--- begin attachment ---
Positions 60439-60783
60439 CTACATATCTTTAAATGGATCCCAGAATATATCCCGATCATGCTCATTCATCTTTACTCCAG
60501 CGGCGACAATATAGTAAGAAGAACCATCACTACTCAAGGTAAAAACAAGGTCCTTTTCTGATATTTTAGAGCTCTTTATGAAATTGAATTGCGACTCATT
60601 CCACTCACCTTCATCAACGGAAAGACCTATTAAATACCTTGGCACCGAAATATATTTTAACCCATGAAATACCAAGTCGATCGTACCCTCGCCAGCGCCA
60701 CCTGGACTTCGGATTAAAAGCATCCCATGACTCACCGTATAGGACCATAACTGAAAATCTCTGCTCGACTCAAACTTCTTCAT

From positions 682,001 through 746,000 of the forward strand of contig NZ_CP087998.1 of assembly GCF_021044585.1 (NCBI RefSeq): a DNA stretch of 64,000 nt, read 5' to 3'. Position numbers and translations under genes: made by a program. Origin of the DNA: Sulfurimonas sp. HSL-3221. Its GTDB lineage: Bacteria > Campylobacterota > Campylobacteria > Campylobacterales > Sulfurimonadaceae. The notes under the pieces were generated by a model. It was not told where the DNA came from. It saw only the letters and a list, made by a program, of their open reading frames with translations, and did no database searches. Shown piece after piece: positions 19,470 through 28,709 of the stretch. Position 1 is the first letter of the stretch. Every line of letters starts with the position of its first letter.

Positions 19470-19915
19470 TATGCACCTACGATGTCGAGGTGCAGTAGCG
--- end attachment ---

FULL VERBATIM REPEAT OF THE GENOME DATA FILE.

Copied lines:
Positions 60439-60783
60439 CTACATATCTTTAAATGGATCCCAGAATATATCCCGATCATGCTCATTCATCTTTACTCCAG
60501 CGGCGACAATATAGTAAGAAGAACCATCACTACTCAAGGTAAAAACAAGGTCCTTTTCTGATATTTTAGAGCTCTTTATGAAATTGAATTGCGACTCATT
60601 CCACTCACCTTCATCAACGGAAAGACCTATTAAATACCTTGGCACCGAAATATATTTTAACCCATGAAATACCAAGTCGATCGTACCCTCGCCAGCGCCA
60701 CCTGGACTTCGGATTAAAAGCATCCCATGACTCACCGTATAGGACCATAACTGAAAATCTCTGCTCGACTCAAACTTCTTCAT

From positions 682,001 through 746,000 of the forward strand of contig NZ_CP087998.1 of assembly GCF_021044585.1 (NCBI RefSeq): a DNA stretch of 64,000 nt, read 5' to 3'. Position numbers and translations under genes: made by a program. Origin of the DNA: Sulfurimonas sp. HSL-3221. Its GTDB lineage: Bacteria > Campylobacterota > Campylobacteria > Campylobacterales > Sulfurimonadaceae. The notes under the pieces were generated by a model. It was not told where the DNA came from. It saw only the letters and a list, made by a program, of their open reading frames with translations, and did no database searches. Shown piece after piece: positions 19,470 through 28,709 of the stretch. Position 1 is the first letter of the stretch. Every line of letters starts with the position of its first letter.

Positions 19470-19915
19470 TATGCACCTACGATGTCGAGGTGCAGTAGCG